It wasn’t just the boats that created employment for people in St. Ives.

A thriving industry, as with most others, had the inevitable result of spin off and support trades which complimented the hard work being carried out by fishermen.

One of the first support trades to spring up was boat building, along with cellars, fish stores, smoke houses, net lofts, ice production and pilchard packing. All of this also led to a roaring trade for the newly arrived Great Western Railway in St. Ives.

Boat building in particular proved to be a valuable trade providing boats not just for St. Ives fishermen but for others scattered around the various ports in Cornwall, the Isle of Man, Ireland and east coast ports like Lowestoft.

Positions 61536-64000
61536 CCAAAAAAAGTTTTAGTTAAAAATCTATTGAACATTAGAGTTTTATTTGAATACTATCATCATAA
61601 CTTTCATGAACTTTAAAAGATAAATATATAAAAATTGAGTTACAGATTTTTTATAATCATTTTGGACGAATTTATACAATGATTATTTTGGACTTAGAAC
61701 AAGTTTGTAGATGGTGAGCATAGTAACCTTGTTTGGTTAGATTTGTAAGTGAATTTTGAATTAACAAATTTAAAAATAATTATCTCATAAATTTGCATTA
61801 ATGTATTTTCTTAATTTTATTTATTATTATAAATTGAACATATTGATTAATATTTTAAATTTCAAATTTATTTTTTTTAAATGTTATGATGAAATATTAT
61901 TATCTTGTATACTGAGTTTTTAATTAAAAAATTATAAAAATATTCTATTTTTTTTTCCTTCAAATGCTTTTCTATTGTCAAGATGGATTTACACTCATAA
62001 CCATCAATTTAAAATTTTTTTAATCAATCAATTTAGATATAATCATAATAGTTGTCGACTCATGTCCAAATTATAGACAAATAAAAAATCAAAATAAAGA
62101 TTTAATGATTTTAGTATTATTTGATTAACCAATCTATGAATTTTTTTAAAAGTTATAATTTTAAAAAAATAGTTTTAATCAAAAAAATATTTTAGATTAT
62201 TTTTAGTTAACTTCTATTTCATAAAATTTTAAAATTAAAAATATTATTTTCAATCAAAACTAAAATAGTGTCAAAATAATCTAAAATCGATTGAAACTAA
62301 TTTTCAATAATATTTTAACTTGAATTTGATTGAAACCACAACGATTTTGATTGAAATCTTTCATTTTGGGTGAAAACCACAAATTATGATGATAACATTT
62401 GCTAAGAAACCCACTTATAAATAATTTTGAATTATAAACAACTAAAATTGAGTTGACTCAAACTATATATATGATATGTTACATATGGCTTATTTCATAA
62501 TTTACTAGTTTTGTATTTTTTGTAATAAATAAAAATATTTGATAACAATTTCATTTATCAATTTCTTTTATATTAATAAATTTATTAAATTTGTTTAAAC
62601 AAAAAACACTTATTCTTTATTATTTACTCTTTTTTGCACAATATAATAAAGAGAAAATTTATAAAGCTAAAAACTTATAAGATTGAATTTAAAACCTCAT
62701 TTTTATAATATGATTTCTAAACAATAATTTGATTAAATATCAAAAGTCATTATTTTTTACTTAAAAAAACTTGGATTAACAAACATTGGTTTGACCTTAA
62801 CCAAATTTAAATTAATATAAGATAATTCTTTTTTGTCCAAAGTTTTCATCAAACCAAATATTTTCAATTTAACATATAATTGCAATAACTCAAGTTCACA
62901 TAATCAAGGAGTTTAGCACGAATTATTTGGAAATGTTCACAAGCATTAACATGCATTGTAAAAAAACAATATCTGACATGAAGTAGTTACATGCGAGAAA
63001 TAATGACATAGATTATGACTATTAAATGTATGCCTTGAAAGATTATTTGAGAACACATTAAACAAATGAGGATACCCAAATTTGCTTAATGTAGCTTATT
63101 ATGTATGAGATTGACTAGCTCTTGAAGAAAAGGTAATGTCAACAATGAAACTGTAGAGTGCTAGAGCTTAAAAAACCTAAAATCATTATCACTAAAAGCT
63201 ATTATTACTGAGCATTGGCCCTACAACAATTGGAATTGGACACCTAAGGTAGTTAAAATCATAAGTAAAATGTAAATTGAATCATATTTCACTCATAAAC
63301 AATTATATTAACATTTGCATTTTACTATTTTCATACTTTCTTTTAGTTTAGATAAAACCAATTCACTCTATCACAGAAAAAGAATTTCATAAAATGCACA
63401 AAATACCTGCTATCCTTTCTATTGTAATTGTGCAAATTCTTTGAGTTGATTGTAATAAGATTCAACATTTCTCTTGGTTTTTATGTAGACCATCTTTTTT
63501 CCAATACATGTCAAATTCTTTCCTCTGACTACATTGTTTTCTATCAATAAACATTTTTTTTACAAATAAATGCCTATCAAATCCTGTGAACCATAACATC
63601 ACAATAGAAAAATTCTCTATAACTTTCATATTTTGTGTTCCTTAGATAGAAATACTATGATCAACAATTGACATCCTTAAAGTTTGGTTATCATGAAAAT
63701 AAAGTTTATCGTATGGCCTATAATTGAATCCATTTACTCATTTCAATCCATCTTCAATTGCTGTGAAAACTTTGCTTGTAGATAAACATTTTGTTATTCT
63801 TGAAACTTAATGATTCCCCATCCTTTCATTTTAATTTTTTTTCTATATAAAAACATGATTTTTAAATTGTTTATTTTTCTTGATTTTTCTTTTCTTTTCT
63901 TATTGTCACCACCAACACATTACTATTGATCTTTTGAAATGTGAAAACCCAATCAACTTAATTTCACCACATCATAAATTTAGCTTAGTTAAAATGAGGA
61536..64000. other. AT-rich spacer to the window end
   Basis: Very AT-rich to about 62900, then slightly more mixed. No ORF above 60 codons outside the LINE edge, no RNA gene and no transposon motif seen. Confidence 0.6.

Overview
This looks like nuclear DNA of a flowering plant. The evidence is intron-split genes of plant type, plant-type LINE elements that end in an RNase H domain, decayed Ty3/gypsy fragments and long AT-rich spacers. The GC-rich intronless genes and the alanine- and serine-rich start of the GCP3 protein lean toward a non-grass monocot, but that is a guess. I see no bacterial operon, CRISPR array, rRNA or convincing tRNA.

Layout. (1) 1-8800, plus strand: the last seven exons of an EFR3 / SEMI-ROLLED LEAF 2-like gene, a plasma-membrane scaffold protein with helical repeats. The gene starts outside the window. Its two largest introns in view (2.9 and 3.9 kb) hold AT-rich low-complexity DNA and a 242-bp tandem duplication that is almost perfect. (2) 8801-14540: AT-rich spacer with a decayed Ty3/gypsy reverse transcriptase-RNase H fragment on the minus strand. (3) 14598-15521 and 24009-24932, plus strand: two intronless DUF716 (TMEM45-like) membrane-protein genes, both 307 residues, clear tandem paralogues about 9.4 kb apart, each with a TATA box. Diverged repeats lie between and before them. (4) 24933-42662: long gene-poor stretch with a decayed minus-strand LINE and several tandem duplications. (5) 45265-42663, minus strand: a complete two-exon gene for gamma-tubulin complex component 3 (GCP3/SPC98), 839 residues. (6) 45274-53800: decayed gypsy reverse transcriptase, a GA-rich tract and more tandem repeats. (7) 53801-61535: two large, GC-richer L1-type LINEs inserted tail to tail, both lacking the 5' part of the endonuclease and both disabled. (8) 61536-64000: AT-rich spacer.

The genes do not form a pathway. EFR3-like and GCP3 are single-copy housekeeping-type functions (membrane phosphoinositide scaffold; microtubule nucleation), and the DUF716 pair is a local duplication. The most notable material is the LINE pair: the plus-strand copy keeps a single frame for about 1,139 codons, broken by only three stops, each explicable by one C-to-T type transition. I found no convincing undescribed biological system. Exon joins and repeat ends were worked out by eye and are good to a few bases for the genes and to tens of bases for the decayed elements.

Such was the admiration of the craftsmanship of St. Ives boat builders, their techniques were copied by counterparts in the UK.

As large numbers of herring began landing in St. Ives a whole new curing industry being established, largely for making kippers.

Rouncefields went into business in 1894 and other smoke houses soon followed. This opened the way for further employment particularly for Scotch girls who were recruited to prepare fish for curing.

Coopers sprang up as the demand for exporting pilchards flourished along with essential net making factories, sail makers.

Special trains to transport fish out of Cornwall after the railway arrived in St. Ives in 1859. On occasions some fish could not be carried because of the huge quantity that arrived at the railway station.